Custodian Chases Children From Boro Park Schoolyard, Uses Antisemitic Slur

By Matis Glenn

Yard of P.S. 160. (Google)

Children who were playing in the schoolyard of P.S.160 in Boro Park were “chased out” by the custodian of the school on May 18 and May 19, according to Community Board 12 District Manager Barry Spitzer. Earlier in the week, the custodian allegedly ran after one Chassidic boy in particular, shouting antisemitic epithets and chasing him a long distance until the boy found shelter in a nearby shul, according to testimony of the child and many parents, Mr. Spitzer told Hamodia. “He was terrified,” he said.

Spitzer is assisting the family with filing a police report.

Police were called May 19th by the school, located on 52nd Street and Ft. Hamilton Parkway, to remove the children – all of whom members of the Orthodox Jewish community – who were not accused of doing anything more than playing in the yard after school hours.

Until recently, children played in the yard after Yeshiva hours, which are later than public school dismissal times.

Last week, Spitzer received complaints from several parents that the school had begun locking the yard after dismissal. On May 13th, he spoke with the principal, Mrs. Margaret Russo, who told him that she would “check with the custodian,” to determine why the yard was being locked.

When asked by Councilman Kalman Yeger on May 17 why the schoolyard was being closed, Russo responded that that “the decision is at the discretion of the custodian,” and that the yard is not required to remain open, as the school “does not participate in the ‘Schoolyards to Playgrounds’ program,” according to the Community Board.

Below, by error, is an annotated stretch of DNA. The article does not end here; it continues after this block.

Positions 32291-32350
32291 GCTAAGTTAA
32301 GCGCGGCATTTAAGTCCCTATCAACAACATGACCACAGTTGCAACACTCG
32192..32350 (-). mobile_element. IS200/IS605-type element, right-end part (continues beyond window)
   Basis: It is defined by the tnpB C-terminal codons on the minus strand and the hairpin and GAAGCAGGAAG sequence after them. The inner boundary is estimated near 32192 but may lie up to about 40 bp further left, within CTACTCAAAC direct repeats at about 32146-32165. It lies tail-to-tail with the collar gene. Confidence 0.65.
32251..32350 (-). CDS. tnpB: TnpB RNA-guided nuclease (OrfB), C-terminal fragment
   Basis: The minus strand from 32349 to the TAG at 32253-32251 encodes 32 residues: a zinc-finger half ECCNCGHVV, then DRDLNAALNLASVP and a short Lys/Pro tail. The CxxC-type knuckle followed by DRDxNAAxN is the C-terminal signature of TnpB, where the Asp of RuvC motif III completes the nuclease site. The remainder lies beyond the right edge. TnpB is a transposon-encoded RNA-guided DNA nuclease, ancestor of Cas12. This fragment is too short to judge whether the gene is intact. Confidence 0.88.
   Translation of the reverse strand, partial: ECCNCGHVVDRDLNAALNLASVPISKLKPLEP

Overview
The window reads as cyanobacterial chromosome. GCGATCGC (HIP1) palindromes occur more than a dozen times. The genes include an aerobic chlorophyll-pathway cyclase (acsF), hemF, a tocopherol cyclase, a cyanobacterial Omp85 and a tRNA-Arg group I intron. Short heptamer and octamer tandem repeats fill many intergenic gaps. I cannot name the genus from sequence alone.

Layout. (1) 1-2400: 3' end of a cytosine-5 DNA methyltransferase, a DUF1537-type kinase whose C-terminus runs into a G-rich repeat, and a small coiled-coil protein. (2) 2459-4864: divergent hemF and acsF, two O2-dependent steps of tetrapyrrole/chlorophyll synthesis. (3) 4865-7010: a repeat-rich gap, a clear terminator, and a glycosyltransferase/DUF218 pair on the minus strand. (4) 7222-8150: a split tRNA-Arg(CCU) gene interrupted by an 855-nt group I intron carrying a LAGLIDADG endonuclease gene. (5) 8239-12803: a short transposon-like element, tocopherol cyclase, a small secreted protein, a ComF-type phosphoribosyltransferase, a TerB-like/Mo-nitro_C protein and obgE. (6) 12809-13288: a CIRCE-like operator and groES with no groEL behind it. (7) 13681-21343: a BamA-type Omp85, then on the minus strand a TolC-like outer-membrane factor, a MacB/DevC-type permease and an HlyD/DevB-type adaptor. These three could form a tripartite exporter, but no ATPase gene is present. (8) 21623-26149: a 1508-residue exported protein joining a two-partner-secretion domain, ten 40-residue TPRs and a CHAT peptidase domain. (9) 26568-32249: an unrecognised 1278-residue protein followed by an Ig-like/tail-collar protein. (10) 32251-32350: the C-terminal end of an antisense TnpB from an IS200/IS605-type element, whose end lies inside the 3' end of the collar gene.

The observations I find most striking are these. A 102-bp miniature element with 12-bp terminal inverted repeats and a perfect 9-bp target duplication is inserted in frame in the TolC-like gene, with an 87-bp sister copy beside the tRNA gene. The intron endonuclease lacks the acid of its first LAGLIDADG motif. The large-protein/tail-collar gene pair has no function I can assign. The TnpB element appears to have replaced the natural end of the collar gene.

Yeger responded that “This is public property, it belongs to the taxpayers. They should be allowed to use it, whether they’re in the program or not,” he said.

“Taxpayers who don’t use the property for education should be able to use it to play on after school hours,” he continued.

Many neighboring schools keep their yards open until sunset. “I drove a few blocks away(on May 19th) and saw a schoolyard on 58th street with a large amount of children playing there,” Spitzer said.

Neighbors tell Spitzer that the custodian “locks the yard and washes his car.”

Community members were surprised. “This is the first time I’ve ever heard of cops being called on kids playing in a schoolyard,” said C., a Boro Park resident.

Councilman Yeger will be meeting with Department of Education officials at City Hall this week to discuss the matter, according to the Community Board.

A Department of Education spokesperson did not respond to Hamodia’s request for comment.

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